I wonâ€™t design products whoâ€™s only purpose is to cause injury to others (guns, bombs etc) and I try and balance environmental impact and functionality with everything else.
just came across this- a “designer interview” for a designer of landmines… great PR and campaign and very relevant to this discussion.
I’ve got my own code of ethics.
I won’t design anything that’s likely to cause injury.
I won’t design anything that encourages disposability.
I won’t work for a client whose ideas I don’t beleive in - I get contacted by alot of people who want patent drawings done/their crazy shoe invention manufactured. If I’m not convinced it will work, I don’t do it.
I like that list.
This doesn’t really fall into the “ethics” discussion, but more of an observation, I’ve seen a lot of designers (self included at times) freak out when small details need to be changed on something, but passively sit by while the project goals are neglected, perverted, and watered down. We need to prioritize what is truly important.
What about the guy doing the killing? If your client hires you to design a gun, you are obligated to design the most efficient killing apparatus possible, paying attention to ergonomics, durable yet light materials, and sustainable manufacturing and shipping while not raising the costs for the manufacturer to an unacceptable point.
If you don’t want to design guns it is up to you not to apply to that position, not up to the company not to ask you to design things that may harm people.
What about the AK47, a derivative of the StG44 were both designed practically at fascist/communist gunpoint so by taking a stand against designing weaponry is moot, you have a conscious choice to not participate today, what happens when your alternative is death, would you still refuse? As much of a patriot as Kalishnikov may have been, his only other alternative was death, or gulag (death). Statistically the AK is a more horrible weapon of mass destruction than any modern weaponry developed.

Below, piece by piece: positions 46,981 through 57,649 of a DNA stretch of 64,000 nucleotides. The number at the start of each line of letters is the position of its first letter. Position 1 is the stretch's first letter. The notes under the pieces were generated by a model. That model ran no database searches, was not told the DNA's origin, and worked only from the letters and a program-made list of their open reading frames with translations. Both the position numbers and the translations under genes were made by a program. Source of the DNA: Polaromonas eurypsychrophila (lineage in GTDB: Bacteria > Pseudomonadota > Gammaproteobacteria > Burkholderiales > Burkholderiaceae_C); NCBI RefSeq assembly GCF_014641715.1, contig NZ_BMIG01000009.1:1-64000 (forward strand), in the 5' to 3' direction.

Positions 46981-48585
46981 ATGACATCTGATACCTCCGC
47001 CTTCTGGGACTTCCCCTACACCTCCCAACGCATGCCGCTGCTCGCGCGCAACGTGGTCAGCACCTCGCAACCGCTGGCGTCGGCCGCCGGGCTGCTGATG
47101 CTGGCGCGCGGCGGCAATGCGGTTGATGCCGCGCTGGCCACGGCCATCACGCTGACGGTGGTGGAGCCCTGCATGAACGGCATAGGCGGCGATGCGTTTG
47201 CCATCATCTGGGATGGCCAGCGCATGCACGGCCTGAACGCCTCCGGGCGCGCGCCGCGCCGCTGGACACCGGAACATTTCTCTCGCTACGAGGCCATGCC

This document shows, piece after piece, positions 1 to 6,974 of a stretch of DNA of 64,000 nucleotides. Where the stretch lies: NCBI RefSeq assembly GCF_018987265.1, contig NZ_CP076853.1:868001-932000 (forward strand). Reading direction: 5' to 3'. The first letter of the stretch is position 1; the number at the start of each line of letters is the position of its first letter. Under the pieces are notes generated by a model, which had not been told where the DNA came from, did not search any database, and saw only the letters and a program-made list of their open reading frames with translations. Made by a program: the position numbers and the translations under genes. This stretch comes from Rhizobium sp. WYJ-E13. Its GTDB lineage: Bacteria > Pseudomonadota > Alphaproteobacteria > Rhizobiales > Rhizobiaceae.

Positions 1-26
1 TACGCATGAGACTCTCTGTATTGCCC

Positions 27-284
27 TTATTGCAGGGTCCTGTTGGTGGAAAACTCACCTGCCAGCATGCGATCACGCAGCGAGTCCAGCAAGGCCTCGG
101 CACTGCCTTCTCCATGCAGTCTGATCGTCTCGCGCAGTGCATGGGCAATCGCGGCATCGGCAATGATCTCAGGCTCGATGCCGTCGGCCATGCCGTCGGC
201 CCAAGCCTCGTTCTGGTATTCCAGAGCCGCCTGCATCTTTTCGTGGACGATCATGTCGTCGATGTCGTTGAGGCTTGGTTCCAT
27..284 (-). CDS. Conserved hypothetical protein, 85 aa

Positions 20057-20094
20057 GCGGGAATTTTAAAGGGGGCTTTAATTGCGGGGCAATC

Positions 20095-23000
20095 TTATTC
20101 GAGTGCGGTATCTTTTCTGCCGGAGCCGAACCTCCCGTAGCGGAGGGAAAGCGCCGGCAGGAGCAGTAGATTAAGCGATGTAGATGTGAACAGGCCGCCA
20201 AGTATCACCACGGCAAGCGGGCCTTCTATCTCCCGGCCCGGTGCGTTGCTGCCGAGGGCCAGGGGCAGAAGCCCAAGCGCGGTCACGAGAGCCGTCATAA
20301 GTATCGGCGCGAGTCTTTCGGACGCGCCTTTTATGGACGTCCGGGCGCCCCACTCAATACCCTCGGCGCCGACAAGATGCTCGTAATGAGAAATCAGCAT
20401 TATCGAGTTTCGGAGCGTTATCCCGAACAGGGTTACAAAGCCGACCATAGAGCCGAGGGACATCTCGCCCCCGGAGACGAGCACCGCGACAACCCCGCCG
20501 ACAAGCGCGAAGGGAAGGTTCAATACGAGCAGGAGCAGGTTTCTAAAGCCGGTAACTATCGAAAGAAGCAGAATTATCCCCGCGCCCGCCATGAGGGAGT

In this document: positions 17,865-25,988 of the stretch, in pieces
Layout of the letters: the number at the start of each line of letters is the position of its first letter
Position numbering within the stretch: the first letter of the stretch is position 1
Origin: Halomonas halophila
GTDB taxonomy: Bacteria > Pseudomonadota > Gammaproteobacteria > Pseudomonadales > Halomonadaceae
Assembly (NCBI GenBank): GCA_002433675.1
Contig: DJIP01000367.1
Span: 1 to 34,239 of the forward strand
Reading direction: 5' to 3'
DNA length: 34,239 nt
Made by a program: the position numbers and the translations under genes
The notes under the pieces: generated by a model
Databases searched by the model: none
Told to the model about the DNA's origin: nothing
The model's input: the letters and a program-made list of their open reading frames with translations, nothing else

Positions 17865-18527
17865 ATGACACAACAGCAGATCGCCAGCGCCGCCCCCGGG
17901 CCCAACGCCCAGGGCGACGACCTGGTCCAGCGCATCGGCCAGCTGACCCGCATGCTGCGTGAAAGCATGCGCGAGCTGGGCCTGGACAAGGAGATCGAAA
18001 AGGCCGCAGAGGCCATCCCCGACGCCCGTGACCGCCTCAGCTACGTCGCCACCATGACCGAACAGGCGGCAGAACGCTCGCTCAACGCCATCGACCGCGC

That aside, what about body armor, non/less-lethal weaponry, even propaganda?
Fascist dictatorships forcing designers to work are not exactly the norm these days, and so I’m going to make the call for extenuating circumstance. Normal business ethics generally don’t apply in cases of self preservation. From the design perspective, the AK is probably very successful, doesn’t jam, not many parts to break, cheap to produce, huge market segment.
Why do you suppose that is? Those dictatorships were not removed with sunshine and rainbows.
They weren’t?! well so much for my dissertation on the effects of sunshine and rainbows on foreign policy and fascist regimes…
the point was that ethical business practices seem to apply to situations in which the participants are free to adhere to them. For instance, it is unethical to use business resources to campaign for a political cause. If we were in China, and our livelyhood and freedom depended on us using our companies resources to promote the communist party, then these ethical business practices would at the least change, and at the most not apply.
Haha, absolutely carton, poor ethics choices arise from political motives and greed more than anything else, and these beget dangerous or harmful products. Example, a company cuts corners on their paint formula and uses one that contains lead, this is a greed motive. Maybe the production manager, who made that call, wanted to prove his abilities to cut costs to upper management in hopes of making cases for his promotion, to gain power, a political motive. Individually you can refuse to design anything because of your personal beliefs, but the issue of ethics does not stop with one individual making a choice, it has no effect, someone else will do it.
You example is a good one because ethics are determined by perspective and beliefs. This is why I brought up defense vs. offense, it depends on 2 sides.
Much recent design has satisfied only evanescent wants and desires, while the genuine needs of man have often been neglected by the designer.
I have tried to demonstrate that by freely giving 10 percent of his time, talents, and skills the designer can help. In other words, a willingness to volunteer.
Victor Papanek, > Design for the Real World
ethic n. set of moral principles
ethical adj. 1) relating to morals, esp. as concerning human conduct
The “Holiday Season” always brings out the worst in me. When I think of all the stuff that we design, when there is so much that needs to be designed … well, sometimes it really makes me ashamed of myself.